You're in orbit
And now things are harder to figure out
It may be, her music,
or the abuse
Who knows, it may be all
Tollbooth: You've signed to Five Minute Walk Records. Were your spiritual beliefs a factor in that agreement?
Dryve: Yeah, that was like the first thing. Frank Tate was not as concerned about our playing and song-writing as where we were in our relationships with God.
We blew a manifold
I do need x-ray eyes
The speaker said blair
I can't rent a prayer
I'm guided by the ashtray light
I don't deserve you
Could you switch it to
Dryve: We want to follow the same plan Toad the Wet Sprocket did and just hit the college scene.
Tollbooth: Why are you interested in playing the college club scene?
Dryve: If we were just going to be playing in every church across America, we wouldn't be doing this. We would be getting regular jobs, settling down, having a couple of kids. What we really want to do is challenge people who really don't think about the gospel much, or God, or a relationship with Christ.
Tollbooth: How are you going to do this?
Dryve: Our album is going to be distributed through Warner Brothers. Whenever we play, we'll come up with a strategy for that tour and stock the record stores that are in the cities that we hit. No band, even one with distribution on a major label (unless it's a really big deal) gets distributed to every record store in America. Usually what happens is you tour and use your connections in distribution to stock the stores near where you play. That's just how you start. Then when you get some momentum going, they stock more and more stores and you get radio airplay; it usually starts with college radio or triple-A, and then builds from there. SaraBellum has promotion people, they have a marketing plan for our CD, they are working with Warner Brothers, and hopefully will make it happen.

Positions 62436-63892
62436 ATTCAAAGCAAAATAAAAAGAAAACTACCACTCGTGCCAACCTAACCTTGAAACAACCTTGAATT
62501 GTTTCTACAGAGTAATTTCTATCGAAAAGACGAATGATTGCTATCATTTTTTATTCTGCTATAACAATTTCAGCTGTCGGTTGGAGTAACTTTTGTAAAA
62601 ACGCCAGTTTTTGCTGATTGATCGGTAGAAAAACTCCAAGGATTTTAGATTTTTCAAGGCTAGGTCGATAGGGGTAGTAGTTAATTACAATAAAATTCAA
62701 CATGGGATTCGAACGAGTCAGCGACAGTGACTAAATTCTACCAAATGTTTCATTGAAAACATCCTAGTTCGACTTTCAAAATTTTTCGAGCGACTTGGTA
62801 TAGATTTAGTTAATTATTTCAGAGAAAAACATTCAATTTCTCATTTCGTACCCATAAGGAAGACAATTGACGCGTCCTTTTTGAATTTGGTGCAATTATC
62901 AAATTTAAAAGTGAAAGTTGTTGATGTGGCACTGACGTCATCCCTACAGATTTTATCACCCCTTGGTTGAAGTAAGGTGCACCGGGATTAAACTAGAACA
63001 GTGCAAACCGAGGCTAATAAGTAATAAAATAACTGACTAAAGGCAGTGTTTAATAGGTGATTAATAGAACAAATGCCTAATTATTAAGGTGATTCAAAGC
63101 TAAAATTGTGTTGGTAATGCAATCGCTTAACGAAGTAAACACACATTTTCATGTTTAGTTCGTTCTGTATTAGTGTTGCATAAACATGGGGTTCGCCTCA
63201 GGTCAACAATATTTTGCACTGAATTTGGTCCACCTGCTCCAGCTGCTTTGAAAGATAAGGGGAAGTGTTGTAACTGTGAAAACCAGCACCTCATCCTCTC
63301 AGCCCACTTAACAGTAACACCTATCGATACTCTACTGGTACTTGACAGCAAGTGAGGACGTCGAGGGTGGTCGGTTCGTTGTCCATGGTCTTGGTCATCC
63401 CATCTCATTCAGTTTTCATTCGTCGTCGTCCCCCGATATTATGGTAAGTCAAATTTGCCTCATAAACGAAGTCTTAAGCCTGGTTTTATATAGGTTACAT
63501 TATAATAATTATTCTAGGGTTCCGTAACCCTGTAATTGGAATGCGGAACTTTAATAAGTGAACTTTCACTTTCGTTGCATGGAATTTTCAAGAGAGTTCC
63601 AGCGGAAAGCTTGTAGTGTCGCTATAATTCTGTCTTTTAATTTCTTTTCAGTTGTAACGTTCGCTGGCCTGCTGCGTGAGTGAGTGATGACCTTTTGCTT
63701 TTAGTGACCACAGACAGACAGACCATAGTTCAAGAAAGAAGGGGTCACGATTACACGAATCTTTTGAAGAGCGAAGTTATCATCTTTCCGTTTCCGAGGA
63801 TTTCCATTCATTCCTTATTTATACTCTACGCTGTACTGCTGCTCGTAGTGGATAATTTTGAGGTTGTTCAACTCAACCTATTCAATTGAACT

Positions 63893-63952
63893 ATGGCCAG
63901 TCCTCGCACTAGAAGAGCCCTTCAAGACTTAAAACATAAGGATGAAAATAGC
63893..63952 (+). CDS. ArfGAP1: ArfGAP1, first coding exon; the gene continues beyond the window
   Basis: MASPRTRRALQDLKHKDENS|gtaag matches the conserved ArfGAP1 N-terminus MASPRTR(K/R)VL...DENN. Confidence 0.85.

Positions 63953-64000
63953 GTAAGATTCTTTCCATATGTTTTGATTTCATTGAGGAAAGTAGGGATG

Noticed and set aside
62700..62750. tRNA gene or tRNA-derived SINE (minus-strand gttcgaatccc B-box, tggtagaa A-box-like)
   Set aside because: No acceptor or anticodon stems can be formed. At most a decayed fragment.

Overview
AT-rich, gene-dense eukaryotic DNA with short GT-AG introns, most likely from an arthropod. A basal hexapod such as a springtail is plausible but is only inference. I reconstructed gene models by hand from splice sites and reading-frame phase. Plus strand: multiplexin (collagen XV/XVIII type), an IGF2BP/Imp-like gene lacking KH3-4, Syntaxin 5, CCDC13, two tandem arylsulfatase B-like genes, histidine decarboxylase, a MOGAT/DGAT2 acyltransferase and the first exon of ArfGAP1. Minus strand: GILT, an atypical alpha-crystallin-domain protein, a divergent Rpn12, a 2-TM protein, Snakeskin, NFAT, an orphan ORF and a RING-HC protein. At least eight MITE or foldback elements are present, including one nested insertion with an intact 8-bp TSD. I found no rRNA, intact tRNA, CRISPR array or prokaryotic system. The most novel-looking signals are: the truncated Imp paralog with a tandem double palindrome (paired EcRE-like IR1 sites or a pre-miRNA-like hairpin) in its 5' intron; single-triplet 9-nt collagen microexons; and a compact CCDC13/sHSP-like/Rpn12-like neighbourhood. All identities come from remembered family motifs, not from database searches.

Tollbooth: Are you going to go through Christian distribution channels, as well?
Dryve: Yes. Warner-Resound is who we're actually using. They distribute Vigilantes of Love's [self-titled album].
We don't have any problem with our music being played on Christian stations. One doesn't exclude the other.
The idea isn't to retreat from these other forms of music. Someone asked today, "Gosh, how come you guys want to be part of such a morally corrupt scene?" It's corrupt because we retreated. We pulled back. We let it go, and it turned into what it is. We have to get back in there and spread like cancer, cell by cell. I think that is more effective than forming a group outside of the mainstream and then trying to take over.